Category Archives: Arts
In a few weeks, you’ll be able to drive down the Cedars segment of I-30 and take in a dashing new Dallas landmark: a 10-foot-high, 20-foot-long, two-ton bowler hat. A derby, if you prefer (not a vernacular).
Another day in the life of Downtown Dallas landmark grand openings — and this time, it’s the Perot Museum’s turn. After three years of construction and wondering how that angled elevator was going to fit into the final structure, the museum is finally opening its doors.
Tickets should be available throughout the day, but be prepared to be admitted in 30-minute intervals. In honor of its grand opening, doors will be open until midnight tonight (December 1). Admission is $15 for adults, $12 for seniors and students (age 12-17), and $10 for children (age 2-11).
And here, as promised, is your time lapse video. Try not craving enchiladas after seeing a full shot of El Fenix for the first 30 seconds:
Three years and countless construction delays have come and gone — and the Klyde Warren Park over Woodall Rodgers Freeway is finally set for its grand opening. All events are 100% free (tickets required for The Concert for Dallas):
Saturday October 27, 2012
Ribbon Cutting Ceremony
10:15 a.m. – 11:00 a.m.
Dallas Symphony Orchestra Performance
11:00 a.m. – 12:00 p.m.
The soon-to-open Perot Museum of Nature and Science has added a pretty convincing exhibit: a couple of Nobel Prizes.
One of the medals, a Nobel Peace Prize, is on loan from the family of Dr. Norman Borlaug. Borlaug was an agronomist (as in agriculture) who has often been called “the Father of the Green Revolution”.
The other award is a Nobel Prize in Physiology or Medicine that was awarded to Dr. Alfred Gilman in 1994. Gilman served as a professor and provost at UT Southwestern Medical Center and was renowned for the discovery of the G protein.
Obligatory warning: contains spoilers!
Many Dallasites and Americans alike will see The Hunger Games this weekend. It wasn’t uncommon to find hundreds of moviegoers lined up with snacks and blankets for the midnight show. Last night, most showtimes were sold out and the attendance for other Friday night movies was probably a bit thin — it even broke the opening day record (non-sequel) with a staggering $68 million in ticket sales.
With all the hype surrounding The Hunger Games film, you probably know what it’s about by now. Essentially, a group of 24 teenagers have to fight to the death in a government-imposed (and sponsored) contest. If that doesn’t sound like something that interests you, read no further, because the details can get a bit gory.Viral Hollywood hype never comes easy, though. I’ve heard a few references comparing The Hunger Games to the 1999 Koushun Takami book Battle Royale and even accusations that Hunger Games author Suzanne Collins stole the idea from Takami (Collins denied any knowledge of Battle Royale during writing). The 2000 Japanese film adaptation of Battle Royale is one of my personal favorites to date, but I haven’t read the Battle Royale or Hunger Games books. Everything written from here on out is solely based on movie comparison. For the sake of the average moviegoer, that’s probably a good thing.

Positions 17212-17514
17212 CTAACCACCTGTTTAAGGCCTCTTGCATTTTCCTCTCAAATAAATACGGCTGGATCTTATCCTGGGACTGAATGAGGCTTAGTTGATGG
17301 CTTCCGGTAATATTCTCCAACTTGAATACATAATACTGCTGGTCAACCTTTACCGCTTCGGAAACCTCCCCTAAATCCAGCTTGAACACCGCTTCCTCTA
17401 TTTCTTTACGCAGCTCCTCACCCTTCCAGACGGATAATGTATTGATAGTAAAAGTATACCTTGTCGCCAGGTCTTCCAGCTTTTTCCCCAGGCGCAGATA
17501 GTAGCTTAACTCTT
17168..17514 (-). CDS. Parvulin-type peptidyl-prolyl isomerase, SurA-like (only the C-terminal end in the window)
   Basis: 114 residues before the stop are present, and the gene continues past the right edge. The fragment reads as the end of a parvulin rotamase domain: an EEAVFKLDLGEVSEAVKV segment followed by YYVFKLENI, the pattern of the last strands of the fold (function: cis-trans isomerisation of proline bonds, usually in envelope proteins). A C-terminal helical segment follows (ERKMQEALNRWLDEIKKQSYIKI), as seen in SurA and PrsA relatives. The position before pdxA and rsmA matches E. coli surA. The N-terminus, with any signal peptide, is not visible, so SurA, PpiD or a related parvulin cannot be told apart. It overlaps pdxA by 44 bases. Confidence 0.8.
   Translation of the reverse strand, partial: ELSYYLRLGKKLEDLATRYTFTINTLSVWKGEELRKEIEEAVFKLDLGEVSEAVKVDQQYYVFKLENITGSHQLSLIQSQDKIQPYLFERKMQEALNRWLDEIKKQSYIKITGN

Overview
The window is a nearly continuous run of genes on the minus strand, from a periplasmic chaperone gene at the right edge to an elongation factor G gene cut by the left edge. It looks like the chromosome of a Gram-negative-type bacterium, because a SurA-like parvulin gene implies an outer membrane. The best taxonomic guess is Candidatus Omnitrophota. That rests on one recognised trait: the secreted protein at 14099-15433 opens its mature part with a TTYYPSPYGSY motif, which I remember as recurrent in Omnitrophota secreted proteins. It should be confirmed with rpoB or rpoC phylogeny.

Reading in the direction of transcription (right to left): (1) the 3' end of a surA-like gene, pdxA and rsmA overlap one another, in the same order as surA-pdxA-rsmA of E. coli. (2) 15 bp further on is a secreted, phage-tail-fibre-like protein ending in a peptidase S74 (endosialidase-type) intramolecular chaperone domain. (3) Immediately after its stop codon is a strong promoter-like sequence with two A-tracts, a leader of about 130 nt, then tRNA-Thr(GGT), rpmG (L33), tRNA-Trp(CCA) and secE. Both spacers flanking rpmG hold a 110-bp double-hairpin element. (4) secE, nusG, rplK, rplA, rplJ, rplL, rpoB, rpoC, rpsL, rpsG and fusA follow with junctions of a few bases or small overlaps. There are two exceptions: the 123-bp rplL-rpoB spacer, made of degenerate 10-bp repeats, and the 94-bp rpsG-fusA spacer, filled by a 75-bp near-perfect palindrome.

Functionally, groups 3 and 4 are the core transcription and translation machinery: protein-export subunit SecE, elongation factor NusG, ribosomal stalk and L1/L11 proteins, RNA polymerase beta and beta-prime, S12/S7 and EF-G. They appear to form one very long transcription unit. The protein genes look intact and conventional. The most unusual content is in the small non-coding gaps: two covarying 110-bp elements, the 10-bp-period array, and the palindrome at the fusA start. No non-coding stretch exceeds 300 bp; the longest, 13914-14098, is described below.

When I sat down in a Plano theater last night, I knew of a few similarities from the get-go. I knew that Hunger Games, like Battle Royale, centered around a group of people who were thrown into the fray and had to fight for their lives until one remained. I also knew that the cause of the “games” in both movies was a totalitarian, Orwellian government that had seemingly abandoned all reason.
I can let these similarities go though, I suppose they can be chalked up to coincidental Romanesque [group] gladiator themes. However, there were some finer similarities that made me wonder just how much Battle Royale really influenced
the Hunger Games film.
For one, both groups of free-for-all contestants are high school aged, complete with young love and teenage angst. Love actually becomes a major theme in both films, and even directly influences the winners in both. Hunger Games could have easily gone with a group of grown men and women, but instead opted for the Battle Royale route.
After the death of a contestant, the result is announced to all surviving contestants. In both films, it would have been interesting if there was no announcement, and survivors were kept guessing until the last survivor is left standing. The announcements didn’t necessarily detract from either movie, but you can add it to the list of coincidences nevertheless.